It also revealed to me that all the seasons of anger against God (and hence in tern seasons of internal spiritual misery) were really under-girded by one enormous limiting belief: “I know better than God.”

Please notice here that I am not talking about seasons of legitimate grief or times when we are being subjected to various forms of abuse. But in the everyday ins and outs of normal life; Do you know why we’re miserable? We think we know better than God.

Do you know why we just can’t see ourselves loving ‘that’ person? We think we know better than God.

When we’re scared of what other people think of us….we think we know better than God

When we compare ourselves to others….we be thinkin’ we know better than God.

When we’re undisciplined and don’t keep promises…we think we know better than God.

When we’re scared of the ‘fallen world’ outside…you guessed it, it’s because we think we know better than God.

Jesus said: “Do not let your hearts be troubled.” (Jn 14:1) He may as well have said “Don’t start to think that you know better how things should go than I do, you don’t. Trust me.”

This is THE lesson everyone has to learn if we are going to see God do anything let alone amazing things in and though us. But the thing hit me for the very first time last week is/was this:

How long we want that lesson to take,  is completely up to us.



You see the thing about Deuteronomy is that it’s a summary and a re-telling of the 40ish year journey that the Israelite’s took with God through the wilderness before they entered the promised land.

But the whole ‘elephant in the room’ here is that this 40 year journey from Egypt to Canaan could of course, geographically speaking, be completed in a matter of days, NOT years.

When you fast forward to the New Testament, This exact verse is indeed quoted by Jesus who is at that point being put through the trial of temptation by Satan. Guess where? yep; the wilderness. (Matt 4:4)

Moreover if you’ve spent more than 10 minutes studying the temptation of Christ, you’ll also be aware than all of his quotations of Scripture that he utilities to answer Satan’s questions are from, guess which book? Deuteronomy.

This is because the temptations of Jesus are along the lines of the three main issues that the Israelite’s failed to ‘pass’ in their journey. They are (to use Matthew’s order):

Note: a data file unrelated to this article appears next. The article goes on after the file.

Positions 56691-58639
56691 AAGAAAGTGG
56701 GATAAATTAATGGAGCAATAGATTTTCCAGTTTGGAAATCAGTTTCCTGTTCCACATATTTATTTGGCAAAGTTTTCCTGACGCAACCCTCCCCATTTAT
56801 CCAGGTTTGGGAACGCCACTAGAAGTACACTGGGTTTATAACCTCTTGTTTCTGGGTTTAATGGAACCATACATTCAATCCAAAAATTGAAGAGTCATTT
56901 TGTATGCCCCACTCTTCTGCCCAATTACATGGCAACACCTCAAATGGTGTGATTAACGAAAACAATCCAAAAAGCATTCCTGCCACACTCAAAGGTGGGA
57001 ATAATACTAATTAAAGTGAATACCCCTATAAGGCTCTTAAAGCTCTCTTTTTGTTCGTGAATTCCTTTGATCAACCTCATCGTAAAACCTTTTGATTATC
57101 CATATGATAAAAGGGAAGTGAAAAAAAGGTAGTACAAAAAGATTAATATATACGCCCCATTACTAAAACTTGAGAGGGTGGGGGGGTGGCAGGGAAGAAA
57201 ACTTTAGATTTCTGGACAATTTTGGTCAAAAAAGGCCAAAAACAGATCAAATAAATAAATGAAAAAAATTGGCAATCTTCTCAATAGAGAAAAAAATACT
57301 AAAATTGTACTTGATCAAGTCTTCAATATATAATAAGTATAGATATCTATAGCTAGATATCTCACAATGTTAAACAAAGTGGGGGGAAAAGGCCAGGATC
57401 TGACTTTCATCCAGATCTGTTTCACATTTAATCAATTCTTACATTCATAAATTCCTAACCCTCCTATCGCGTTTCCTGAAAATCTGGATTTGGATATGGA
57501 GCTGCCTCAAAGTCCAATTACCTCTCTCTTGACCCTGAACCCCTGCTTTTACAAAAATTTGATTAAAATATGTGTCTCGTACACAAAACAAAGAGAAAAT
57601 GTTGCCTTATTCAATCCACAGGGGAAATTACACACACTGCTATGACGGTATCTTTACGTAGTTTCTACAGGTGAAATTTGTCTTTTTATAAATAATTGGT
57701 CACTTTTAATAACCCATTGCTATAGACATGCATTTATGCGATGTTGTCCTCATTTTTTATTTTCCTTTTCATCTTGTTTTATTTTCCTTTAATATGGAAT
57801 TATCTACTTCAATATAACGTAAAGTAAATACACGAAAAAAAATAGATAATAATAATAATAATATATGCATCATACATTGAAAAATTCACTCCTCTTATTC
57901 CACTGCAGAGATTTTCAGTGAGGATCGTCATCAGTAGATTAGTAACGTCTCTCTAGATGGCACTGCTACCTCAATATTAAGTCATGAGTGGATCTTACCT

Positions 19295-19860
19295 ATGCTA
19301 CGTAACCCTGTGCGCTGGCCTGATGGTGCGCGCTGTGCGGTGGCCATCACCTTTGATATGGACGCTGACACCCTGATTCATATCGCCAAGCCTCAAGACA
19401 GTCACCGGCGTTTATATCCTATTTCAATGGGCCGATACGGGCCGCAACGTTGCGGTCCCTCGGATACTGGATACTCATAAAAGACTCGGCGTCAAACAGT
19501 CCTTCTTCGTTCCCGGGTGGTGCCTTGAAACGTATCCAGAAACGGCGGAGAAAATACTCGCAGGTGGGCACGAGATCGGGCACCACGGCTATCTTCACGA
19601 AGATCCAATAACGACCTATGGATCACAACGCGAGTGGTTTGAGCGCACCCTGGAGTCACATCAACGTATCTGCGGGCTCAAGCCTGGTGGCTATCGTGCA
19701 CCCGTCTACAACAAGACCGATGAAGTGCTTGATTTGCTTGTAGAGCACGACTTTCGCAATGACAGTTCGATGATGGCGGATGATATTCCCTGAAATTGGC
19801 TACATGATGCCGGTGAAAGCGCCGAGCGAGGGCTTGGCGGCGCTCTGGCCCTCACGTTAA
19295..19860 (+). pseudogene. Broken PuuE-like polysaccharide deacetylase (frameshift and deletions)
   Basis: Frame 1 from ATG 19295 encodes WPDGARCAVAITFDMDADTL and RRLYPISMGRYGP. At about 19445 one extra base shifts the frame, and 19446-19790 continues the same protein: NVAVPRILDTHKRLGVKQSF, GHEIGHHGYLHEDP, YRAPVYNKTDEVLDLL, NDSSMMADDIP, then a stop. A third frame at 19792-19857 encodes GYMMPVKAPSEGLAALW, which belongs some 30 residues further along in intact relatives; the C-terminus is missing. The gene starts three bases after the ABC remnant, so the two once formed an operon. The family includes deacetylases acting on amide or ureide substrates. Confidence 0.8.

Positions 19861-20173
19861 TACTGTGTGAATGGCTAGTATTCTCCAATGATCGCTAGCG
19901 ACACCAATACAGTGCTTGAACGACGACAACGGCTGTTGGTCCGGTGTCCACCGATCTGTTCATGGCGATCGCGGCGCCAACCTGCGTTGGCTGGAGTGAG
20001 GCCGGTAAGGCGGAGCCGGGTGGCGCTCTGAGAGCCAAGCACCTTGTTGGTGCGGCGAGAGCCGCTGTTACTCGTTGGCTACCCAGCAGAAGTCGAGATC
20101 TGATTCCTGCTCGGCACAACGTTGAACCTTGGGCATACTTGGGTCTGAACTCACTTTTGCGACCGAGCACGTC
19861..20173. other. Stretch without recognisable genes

1. Does God provide?
  2. Does God care?
  3. Is God worth worshiping?

Every step of Jesus’ journey reverses the failures of Israel and indeed humanity in their/our wilderness experience. Hence, Jesus displays himself to be the true Son of God.

And THIS is the reason for the greatest difference between his time in the wilderness and Israel’s. Possibly the most obvious difference, one so obvious it took  me 20 years to notice it.


Israel achieved what should have taken days in a matter of decades. Jesus achieved what takes us decades in a matter of days.


Ok, so what? Here’s what: The reason why Jesus’s risky journey was roughly 365 times shorter was because he trusted God with every step.

Let me type that again: He trusted GOD with every step.

So… long do we want to be in the wilderness? How long do you want to be out there?

What if God asked you that right now? Because he is.Luke 11:9  So I say to you, Ask, and it will be given you; search, and you will find; knock, and the door will be opened for you.

Last of all, can I encourage you with this:

Have you seen progress? Do you look back and all of a sudden realize that he’s been with you, that you’ve grown and that you now know more about the real God than you did before?

Guess what, it’s not you, it’s him, Jesus working in you.

He’s the only one perfect, powerful and loving enough to be able to reduce years and years of wandering to a purposeful, shortened journey in a straight line.


The only instructions for a pleasant journey across the wilderness. As far as it depends on you, trust him with every step and he’ll show the way through that takes ‘day’ rather than ‘decades’.

Bless ya:)